In India, Damage but Few Deaths From Cyclone Phailin

Indian people watch high tide waves as they stand at the Bay of Bengal coast in Vishakhapatnam, India, Oct. 12, 2013. Hundreds of thousands of people living along India's eastern coastline were taking shelter Saturday from a massive, powerful cyclone Phai
A day after one of the largest storms in decades slammed into India’s east coast, authorities are crediting mass evacuations for a minimal loss of life from Cyclone Phailin. At least 14 people have been killed so far in storm-related incidents.

Indian authorities knew Phailin was on its way, and did not waste time dispatching hundreds of members of the army’s National Defense Response Force to the eastern states of Orissa and Andhra Pradesh on Saturday in anticipation of the very severe cyclone.

Meanwhile, police, television and radio reports helped spread the word getting nearly a million people to take shelter in government buildings, schools and temples as more than 200-kilometer winds bore down on the coast late Saturday into early Sunday.

Orissa Chief Minister Naveen Patnaik credits one of the largest evacuation operations in India’s history for saving lives.

“Normalcy will come back soon. Our primary responsibility was to protect the valuable lives of our citizens. I think we have been successful in minimizing the loss of precious lives,” said Patnaik.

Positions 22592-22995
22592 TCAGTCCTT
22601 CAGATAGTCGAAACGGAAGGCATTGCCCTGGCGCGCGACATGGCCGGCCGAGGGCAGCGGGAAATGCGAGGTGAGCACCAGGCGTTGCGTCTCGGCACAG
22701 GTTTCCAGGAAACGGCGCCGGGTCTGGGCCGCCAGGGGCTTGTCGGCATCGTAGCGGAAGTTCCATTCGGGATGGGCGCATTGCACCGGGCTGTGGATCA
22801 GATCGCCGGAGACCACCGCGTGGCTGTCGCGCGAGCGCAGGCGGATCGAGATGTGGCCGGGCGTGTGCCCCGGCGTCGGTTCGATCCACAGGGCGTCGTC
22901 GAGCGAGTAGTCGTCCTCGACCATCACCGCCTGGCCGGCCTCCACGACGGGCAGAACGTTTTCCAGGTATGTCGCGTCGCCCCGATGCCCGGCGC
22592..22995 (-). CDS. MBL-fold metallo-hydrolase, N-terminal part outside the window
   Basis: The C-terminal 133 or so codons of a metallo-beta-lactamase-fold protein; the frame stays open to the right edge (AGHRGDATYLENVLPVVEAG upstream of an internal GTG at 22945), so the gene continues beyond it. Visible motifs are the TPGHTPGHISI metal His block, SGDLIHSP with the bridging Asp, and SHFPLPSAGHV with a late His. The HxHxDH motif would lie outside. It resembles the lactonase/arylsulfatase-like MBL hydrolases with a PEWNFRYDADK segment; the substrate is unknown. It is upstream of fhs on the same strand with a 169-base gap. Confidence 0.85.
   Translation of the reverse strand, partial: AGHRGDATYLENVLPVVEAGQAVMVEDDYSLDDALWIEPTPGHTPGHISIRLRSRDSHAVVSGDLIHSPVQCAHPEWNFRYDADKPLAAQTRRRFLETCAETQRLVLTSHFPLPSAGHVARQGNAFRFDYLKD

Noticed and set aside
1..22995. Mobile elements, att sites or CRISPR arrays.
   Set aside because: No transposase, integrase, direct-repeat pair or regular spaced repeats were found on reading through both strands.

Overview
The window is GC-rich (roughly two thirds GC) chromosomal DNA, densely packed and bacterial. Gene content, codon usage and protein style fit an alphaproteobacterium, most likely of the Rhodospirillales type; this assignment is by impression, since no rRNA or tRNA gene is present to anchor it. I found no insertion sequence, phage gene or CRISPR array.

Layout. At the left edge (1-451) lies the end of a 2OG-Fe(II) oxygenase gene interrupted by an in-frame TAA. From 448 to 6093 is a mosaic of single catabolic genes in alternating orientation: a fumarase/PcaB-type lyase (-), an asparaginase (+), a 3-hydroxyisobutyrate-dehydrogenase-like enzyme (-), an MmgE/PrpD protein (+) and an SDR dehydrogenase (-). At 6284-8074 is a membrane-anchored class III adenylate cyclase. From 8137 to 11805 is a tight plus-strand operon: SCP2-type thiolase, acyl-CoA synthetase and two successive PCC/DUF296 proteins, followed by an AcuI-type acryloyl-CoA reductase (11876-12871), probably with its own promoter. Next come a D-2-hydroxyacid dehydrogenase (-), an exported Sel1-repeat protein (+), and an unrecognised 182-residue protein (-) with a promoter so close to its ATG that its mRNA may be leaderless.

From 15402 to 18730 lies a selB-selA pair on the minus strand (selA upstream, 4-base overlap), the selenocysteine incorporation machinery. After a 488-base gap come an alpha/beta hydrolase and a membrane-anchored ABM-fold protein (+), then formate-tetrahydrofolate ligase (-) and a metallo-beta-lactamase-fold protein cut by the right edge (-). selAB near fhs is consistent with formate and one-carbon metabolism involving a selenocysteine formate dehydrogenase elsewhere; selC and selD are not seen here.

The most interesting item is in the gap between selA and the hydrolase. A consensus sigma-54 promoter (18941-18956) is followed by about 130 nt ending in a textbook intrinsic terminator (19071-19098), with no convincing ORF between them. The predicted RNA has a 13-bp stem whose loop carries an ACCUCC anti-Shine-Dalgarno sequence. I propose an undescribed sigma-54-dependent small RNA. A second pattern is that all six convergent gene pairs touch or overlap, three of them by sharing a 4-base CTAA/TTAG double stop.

Patnaik said military helicopters that were on standby to rescue storm victims did not have to be deployed during Phailin.

Officials did not want a repeat of 1999, when a cyclone formed in the Bay of Bengal hit the same area, causing widespread damage and killing at least 10,000 people.
Still Cyclone Phailin left a trail of destruction, downing power and communication lines, uprooting trees, and damaging more than 200,000 homes. Officials say some nine million people have been affected by the storm.

The Director General of India’s Meteorological Department, L.S. Rathore, says the priority now is rehabilitation and recovery, with workers mobilized as soon as the brunt of Phailin passed through Orissa and Andhra Pradesh.

Rathore said, “when it comes to the downed trees, authorities have been working since the morning to clear roads and lessen the impact for travelers.”
Orissa’s Revenue and Disaster Minister S. N. Patro told reporters the cyclone damaged some 500,000 hectares of crops - a huge blow to the impoverished state, which relies primarily on agriculture.

And it’s not over yet. Meteorological officials say the effects of Phailin will be felt as far away as the Himalayas. The cyclone is expected to become a severe depression, weakening gradually - but still causing heavy rain and strong winds of at least 50 kilometers per hour until early Tuesday as it moves inward through Chhattisgarh and Bihar states. Flood warnings are already in place in some areas.